With the help of an observational sheet, three trained evaluators examined 100 episodes of eight popular TV cooking shows. On average, the evaluators observed 1.2 hygiene mistakes per minute or one hygiene lapse every 50 seconds. The most common mistakes include the use of unwashed cutting boards, adding ingredients with unwashed hands and wiping dirty hands with tea towels.
A lack of handwashing before beginning food preparation and after coughing, sneezing, wiping the nose or sweat or touching their hair, eyes, etc. was also frequently observed. No significant differences between professional and amateur chefs were found for the overall frequency of food safety mistakes, but professional chefs more often complied with specific personal hygiene measures.
Findings suggest that little attention is paid to safe food handling practices in German TV cooking shows. However, they may be particularly suited to convey safe food handling practices to a broad audience, not least because of their popularity.
Food safety behavior observed in German TV cooking shows
The Fat Duck fiasco reached public ears on Feb. 24, 2009, the day celebrity chef Heston Blumenthal decided that because of his “moral feeling” about 40 sick customers, he best close shop, even though he was losing a lot of money and maybe it wasn’t necessary.
“It has been awful. We have done our own food testing for the last four years. Everything is tested from the food coming out of the ground, from the farm into the kitchen and to the customer.
"When we started getting telephone calls we took it very seriously. … We’ve had staff tested, some customers tested and so far it is categorically not food poisoning. We are now looking at the possibility of an airborne virus. This could have come from a customer, a staff member not showing symptoms or from outside the restaurant. A customer called me to say they came in with a table of four, three of them got ill, but then their children got ill so they are convinced it is a virus."
At the time I wrote that a lack of positive test results proves nothing. Chapman and I e-mailed each other about the pitfalls of armchair epidemiology. Oh, and I’d be interested to know the nature of those tests for everything. Testing is one of those words that is supposed to make folks sound like they are on top of things – Maple Leaf does thousands of tests – but it’s sorta meaningless in the absence of a protocol.
Today the Fat Duck remains closed. The number of sick is now estimated at 400. The Independent reported yesterday that more than 1,000 people face medical checks after health officials widened their investigation into the Fat Duck illness. And the story has gone international.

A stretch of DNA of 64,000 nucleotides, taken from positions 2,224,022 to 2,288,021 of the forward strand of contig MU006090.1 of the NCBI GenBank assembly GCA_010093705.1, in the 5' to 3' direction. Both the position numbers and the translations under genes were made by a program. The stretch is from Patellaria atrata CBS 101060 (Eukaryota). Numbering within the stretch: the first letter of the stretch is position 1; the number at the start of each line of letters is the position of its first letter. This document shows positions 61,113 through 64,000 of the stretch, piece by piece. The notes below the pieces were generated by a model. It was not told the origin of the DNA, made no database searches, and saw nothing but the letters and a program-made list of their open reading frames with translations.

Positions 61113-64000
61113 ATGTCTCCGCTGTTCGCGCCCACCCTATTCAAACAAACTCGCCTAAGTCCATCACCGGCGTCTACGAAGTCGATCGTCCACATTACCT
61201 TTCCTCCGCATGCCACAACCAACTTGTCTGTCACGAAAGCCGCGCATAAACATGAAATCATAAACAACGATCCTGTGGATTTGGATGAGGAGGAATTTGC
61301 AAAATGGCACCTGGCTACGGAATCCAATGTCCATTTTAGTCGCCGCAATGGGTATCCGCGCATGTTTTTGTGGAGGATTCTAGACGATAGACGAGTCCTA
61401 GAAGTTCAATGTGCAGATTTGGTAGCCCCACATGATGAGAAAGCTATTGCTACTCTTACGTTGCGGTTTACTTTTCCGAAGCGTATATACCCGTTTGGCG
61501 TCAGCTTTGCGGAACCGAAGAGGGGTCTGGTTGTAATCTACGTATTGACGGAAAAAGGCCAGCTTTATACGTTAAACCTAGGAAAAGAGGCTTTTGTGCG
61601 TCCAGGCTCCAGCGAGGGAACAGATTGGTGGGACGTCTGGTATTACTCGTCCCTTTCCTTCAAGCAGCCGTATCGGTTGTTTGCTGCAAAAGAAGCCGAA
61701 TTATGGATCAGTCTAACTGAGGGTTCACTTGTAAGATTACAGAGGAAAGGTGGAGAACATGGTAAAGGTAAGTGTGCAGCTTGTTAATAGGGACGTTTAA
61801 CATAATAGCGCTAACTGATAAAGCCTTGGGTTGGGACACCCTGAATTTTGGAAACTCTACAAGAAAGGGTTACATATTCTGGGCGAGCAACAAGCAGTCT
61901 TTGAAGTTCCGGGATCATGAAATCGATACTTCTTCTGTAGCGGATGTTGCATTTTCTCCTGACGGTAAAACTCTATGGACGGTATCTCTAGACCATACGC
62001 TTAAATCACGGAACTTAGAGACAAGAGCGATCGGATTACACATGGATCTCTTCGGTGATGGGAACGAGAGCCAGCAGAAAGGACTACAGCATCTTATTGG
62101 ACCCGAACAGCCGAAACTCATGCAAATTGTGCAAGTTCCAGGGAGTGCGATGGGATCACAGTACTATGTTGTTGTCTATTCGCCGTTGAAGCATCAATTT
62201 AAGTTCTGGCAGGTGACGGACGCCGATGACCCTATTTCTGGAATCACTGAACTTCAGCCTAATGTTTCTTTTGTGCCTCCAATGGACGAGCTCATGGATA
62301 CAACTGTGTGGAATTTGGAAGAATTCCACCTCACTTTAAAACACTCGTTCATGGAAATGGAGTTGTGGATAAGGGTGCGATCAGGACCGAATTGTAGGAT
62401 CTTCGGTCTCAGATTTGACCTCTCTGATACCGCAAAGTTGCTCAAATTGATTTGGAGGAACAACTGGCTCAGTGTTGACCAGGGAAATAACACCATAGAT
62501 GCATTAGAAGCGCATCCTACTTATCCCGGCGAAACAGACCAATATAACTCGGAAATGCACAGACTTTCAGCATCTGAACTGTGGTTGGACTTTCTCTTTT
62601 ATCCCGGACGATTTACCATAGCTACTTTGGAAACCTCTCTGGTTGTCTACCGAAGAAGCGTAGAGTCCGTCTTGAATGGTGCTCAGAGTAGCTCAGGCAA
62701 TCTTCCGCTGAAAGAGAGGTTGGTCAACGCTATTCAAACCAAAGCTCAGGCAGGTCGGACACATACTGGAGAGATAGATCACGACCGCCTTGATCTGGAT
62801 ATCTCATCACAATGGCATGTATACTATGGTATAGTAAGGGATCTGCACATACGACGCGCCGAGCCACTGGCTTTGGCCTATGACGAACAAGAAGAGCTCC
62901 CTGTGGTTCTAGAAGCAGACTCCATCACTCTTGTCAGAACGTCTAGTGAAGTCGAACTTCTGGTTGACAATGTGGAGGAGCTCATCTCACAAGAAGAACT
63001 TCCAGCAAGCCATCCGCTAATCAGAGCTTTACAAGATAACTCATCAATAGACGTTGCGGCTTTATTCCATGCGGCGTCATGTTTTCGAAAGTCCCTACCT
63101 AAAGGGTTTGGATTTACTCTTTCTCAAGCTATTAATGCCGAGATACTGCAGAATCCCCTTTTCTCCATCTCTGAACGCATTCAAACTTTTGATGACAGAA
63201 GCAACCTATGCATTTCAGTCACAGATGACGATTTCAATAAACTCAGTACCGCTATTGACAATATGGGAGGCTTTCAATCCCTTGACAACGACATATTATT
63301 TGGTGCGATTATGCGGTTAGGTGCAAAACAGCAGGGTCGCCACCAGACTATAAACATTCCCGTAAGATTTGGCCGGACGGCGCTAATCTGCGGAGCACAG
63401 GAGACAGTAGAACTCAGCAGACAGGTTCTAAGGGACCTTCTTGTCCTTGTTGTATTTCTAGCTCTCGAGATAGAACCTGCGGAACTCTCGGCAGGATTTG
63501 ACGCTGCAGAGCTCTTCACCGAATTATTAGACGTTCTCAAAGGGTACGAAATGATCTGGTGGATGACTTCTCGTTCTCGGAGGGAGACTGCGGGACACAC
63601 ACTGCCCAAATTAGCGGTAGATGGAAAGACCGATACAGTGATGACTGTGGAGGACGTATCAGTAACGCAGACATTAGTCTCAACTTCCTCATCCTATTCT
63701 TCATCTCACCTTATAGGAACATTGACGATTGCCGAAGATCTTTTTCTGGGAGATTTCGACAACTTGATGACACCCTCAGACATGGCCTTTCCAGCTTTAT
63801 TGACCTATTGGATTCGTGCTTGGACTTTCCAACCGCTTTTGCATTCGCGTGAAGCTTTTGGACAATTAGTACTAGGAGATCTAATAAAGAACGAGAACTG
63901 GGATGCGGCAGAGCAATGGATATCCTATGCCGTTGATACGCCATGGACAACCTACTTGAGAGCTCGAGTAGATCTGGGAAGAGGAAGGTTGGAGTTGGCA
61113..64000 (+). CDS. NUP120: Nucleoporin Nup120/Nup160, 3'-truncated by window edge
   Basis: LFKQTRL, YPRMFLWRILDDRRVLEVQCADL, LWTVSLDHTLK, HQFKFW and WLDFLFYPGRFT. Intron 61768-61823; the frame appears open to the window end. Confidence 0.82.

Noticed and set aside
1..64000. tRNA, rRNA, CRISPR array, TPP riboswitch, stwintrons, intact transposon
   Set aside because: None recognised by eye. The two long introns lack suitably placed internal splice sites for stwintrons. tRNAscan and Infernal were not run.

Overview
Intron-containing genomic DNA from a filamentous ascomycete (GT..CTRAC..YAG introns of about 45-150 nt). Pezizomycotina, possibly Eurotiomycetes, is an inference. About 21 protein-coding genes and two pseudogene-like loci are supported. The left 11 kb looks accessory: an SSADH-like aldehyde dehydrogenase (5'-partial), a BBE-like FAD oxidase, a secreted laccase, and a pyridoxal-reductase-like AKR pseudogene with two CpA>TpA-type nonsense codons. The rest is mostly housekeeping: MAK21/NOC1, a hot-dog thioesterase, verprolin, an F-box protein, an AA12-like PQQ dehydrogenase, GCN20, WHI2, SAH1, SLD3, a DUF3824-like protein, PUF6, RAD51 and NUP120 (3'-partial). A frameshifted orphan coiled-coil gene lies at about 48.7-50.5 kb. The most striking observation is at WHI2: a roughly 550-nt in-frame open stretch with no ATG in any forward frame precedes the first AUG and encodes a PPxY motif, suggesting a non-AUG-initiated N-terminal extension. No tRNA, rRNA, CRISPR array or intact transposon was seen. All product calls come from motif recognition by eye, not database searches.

The New York Times reports this morning that Britain’s Health Protection Agency is testing the food, testing the people who had become ill and conducting a “risk assessment of all food storage, preparation and cooking processes.” It is testing for bacteria, viruses, patterns in the sick people’s symptoms and in the food they ate and, for good measure, testing other diners, whether or not they got sick.
“… Mr. Blumenthal is perhaps best known for items like snail porridge and “nitro-scrambled egg and bacon ice cream” (served with tea jelly).
His Sound of the Sea dish includes seafood, foam and what some reviewers have called “edible sand.” It is served alongside a conch shell with an iPod in it, so diners can listen to wave and seagull sounds as they eat.
And the individual stories are emerging. Boxing promoter Frank Warren was one of 400 diners who fell ill after dining at the Fat Duck, and said he was "very disappointed" with his treatment after becoming sick following his visit.
"Everything was fabulous about the evening – the food, the setting, the service, it was unbelievably good but unfortunately, afterwards, all of us were ill. … Since then we have not heard anything from the restaurant at all. I am very disappointed and I know that the people I went with are very disappointed with the feedback."
As I’ve already written, check out the staff. And handwashing facilities. And suppliers. And places chefs rarely think to go when it comes to basic microbiology, from farm-to-fork.
And what a fab excuse for a Weezer video, Across the Sea.